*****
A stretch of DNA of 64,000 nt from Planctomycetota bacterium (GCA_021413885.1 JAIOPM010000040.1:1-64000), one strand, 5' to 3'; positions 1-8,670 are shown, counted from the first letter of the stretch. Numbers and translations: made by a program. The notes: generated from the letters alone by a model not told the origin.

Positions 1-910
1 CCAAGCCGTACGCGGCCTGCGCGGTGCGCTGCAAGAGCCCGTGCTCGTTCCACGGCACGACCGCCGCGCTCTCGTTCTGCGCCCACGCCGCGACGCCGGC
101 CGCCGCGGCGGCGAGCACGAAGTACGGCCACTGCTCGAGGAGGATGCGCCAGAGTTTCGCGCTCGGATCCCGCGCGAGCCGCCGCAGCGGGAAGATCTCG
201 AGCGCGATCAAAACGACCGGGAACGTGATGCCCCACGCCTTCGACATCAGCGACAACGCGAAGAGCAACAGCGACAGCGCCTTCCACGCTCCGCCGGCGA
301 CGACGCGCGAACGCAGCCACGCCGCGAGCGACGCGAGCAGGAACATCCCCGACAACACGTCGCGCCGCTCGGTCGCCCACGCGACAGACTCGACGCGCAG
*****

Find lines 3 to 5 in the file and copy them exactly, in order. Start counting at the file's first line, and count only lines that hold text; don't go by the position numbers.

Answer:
1 CCAAGCCGTACGCGGCCTGCGCGGTGCGCTGCAAGAGCCCGTGCTCGTTCCACGGCACGACCGCCGCGCTCTCGTTCTGCGCCCACGCCGCGACGCCGGC
101 CGCCGCGGCGGCGAGCACGAAGTACGGCCACTGCTCGAGGAGGATGCGCCAGAGTTTCGCGCTCGGATCCCGCGCGAGCCGCCGCAGCGGGAAGATCTCG
201 AGCGCGATCAAAACGACCGGGAACGTGATGCCCCACGCCTTCGACATCAGCGACAACGCGAAGAGCAACAGCGACAGCGCCTTCCACGCTCCGCCGGCGA